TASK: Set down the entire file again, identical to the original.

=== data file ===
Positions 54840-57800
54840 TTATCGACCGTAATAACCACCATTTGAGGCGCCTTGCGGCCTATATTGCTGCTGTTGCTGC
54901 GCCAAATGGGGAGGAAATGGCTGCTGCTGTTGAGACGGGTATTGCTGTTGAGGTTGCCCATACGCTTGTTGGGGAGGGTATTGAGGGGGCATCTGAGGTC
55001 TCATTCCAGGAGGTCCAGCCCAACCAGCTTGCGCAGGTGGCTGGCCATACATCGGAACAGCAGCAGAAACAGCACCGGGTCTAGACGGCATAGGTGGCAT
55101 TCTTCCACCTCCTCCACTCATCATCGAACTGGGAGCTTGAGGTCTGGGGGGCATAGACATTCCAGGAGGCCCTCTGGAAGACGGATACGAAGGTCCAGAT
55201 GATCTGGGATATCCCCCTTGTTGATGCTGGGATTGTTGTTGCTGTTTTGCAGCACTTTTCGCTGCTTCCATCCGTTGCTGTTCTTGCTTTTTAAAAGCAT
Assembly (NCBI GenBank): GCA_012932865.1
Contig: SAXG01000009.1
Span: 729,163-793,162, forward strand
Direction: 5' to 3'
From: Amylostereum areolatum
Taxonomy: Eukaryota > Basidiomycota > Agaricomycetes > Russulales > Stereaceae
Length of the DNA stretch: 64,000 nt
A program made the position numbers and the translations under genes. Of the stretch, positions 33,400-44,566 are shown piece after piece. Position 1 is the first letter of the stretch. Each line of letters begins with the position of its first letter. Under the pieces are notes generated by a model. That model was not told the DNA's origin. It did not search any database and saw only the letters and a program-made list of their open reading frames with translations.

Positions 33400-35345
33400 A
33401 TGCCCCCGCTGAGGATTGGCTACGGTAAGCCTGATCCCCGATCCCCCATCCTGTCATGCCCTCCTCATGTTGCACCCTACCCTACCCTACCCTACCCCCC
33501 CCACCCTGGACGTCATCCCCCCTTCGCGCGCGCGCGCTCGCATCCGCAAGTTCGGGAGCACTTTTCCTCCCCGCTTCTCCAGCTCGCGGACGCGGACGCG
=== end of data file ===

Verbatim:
Positions 54840-57800
54840 TTATCGACCGTAATAACCACCATTTGAGGCGCCTTGCGGCCTATATTGCTGCTGTTGCTGC
54901 GCCAAATGGGGAGGAAATGGCTGCTGCTGTTGAGACGGGTATTGCTGTTGAGGTTGCCCATACGCTTGTTGGGGAGGGTATTGAGGGGGCATCTGAGGTC
55001 TCATTCCAGGAGGTCCAGCCCAACCAGCTTGCGCAGGTGGCTGGCCATACATCGGAACAGCAGCAGAAACAGCACCGGGTCTAGACGGCATAGGTGGCAT
55101 TCTTCCACCTCCTCCACTCATCATCGAACTGGGAGCTTGAGGTCTGGGGGGCATAGACATTCCAGGAGGCCCTCTGGAAGACGGATACGAAGGTCCAGAT
55201 GATCTGGGATATCCCCCTTGTTGATGCTGGGATTGTTGTTGCTGTTTTGCAGCACTTTTCGCTGCTTCCATCCGTTGCTGTTCTTGCTTTTTAAAAGCAT
Assembly (NCBI GenBank): GCA_012932865.1
Contig: SAXG01000009.1
Span: 729,163-793,162, forward strand
Direction: 5' to 3'
From: Amylostereum areolatum
Taxonomy: Eukaryota > Basidiomycota > Agaricomycetes > Russulales > Stereaceae
Length of the DNA stretch: 64,000 nt
A program made the position numbers and the translations under genes. Of the stretch, positions 33,400-44,566 are shown piece after piece. Position 1 is the first letter of the stretch. Each line of letters begins with the position of its first letter. Under the pieces are notes generated by a model. That model was not told the DNA's origin. It did not search any database and saw only the letters and a program-made list of their open reading frames with translations.

Positions 33400-35345
33400 A
33401 TGCCCCCGCTGAGGATTGGCTACGGTAAGCCTGATCCCCGATCCCCCATCCTGTCATGCCCTCCTCATGTTGCACCCTACCCTACCCTACCCTACCCCCC
33501 CCACCCTGGACGTCATCCCCCCTTCGCGCGCGCGCGCTCGCATCCGCAAGTTCGGGAGCACTTTTCCTCCCCGCTTCTCCAGCTCGCGGACGCGGACGCG